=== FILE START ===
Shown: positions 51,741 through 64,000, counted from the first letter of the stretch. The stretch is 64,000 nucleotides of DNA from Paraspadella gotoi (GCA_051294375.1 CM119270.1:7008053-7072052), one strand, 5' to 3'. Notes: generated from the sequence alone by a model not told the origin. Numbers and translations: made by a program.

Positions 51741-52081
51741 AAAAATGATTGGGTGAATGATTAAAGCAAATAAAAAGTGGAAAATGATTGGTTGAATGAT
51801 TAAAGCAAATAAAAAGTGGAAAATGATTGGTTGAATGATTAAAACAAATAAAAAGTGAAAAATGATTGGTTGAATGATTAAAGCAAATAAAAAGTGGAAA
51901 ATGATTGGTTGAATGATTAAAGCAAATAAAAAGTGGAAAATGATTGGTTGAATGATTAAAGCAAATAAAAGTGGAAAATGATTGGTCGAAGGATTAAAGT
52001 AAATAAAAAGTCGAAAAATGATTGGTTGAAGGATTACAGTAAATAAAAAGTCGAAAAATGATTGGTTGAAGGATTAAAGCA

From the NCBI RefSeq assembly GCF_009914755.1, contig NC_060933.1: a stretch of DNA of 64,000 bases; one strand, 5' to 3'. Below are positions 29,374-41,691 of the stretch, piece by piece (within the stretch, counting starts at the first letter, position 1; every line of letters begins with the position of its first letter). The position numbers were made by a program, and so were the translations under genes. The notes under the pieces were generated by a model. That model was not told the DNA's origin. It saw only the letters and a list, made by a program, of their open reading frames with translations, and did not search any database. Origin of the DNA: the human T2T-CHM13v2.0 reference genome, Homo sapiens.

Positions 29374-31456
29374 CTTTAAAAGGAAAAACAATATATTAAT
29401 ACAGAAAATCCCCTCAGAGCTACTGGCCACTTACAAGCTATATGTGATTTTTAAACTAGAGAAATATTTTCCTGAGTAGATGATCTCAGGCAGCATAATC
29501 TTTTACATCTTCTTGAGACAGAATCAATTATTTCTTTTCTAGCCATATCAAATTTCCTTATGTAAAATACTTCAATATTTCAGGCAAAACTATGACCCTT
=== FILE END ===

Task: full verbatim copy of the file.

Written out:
Shown: positions 51,741 through 64,000, counted from the first letter of the stretch. The stretch is 64,000 nucleotides of DNA from Paraspadella gotoi (GCA_051294375.1 CM119270.1:7008053-7072052), one strand, 5' to 3'. Notes: generated from the sequence alone by a model not told the origin. Numbers and translations: made by a program.

Positions 51741-52081
51741 AAAAATGATTGGGTGAATGATTAAAGCAAATAAAAAGTGGAAAATGATTGGTTGAATGAT
51801 TAAAGCAAATAAAAAGTGGAAAATGATTGGTTGAATGATTAAAACAAATAAAAAGTGAAAAATGATTGGTTGAATGATTAAAGCAAATAAAAAGTGGAAA
51901 ATGATTGGTTGAATGATTAAAGCAAATAAAAAGTGGAAAATGATTGGTTGAATGATTAAAGCAAATAAAAGTGGAAAATGATTGGTCGAAGGATTAAAGT
52001 AAATAAAAAGTCGAAAAATGATTGGTTGAAGGATTACAGTAAATAAAAAGTCGAAAAATGATTGGTTGAAGGATTAAAGCA

From the NCBI RefSeq assembly GCF_009914755.1, contig NC_060933.1: a stretch of DNA of 64,000 bases; one strand, 5' to 3'. Below are positions 29,374-41,691 of the stretch, piece by piece (within the stretch, counting starts at the first letter, position 1; every line of letters begins with the position of its first letter). The position numbers were made by a program, and so were the translations under genes. The notes under the pieces were generated by a model. That model was not told the DNA's origin. It saw only the letters and a list, made by a program, of their open reading frames with translations, and did not search any database. Origin of the DNA: the human T2T-CHM13v2.0 reference genome, Homo sapiens.

Positions 29374-31456
29374 CTTTAAAAGGAAAAACAATATATTAAT
29401 ACAGAAAATCCCCTCAGAGCTACTGGCCACTTACAAGCTATATGTGATTTTTAAACTAGAGAAATATTTTCCTGAGTAGATGATCTCAGGCAGCATAATC
29501 TTTTACATCTTCTTGAGACAGAATCAATTATTTCTTTTCTAGCCATATCAAATTTCCTTATGTAAAATACTTCAATATTTCAGGCAAAACTATGACCCTT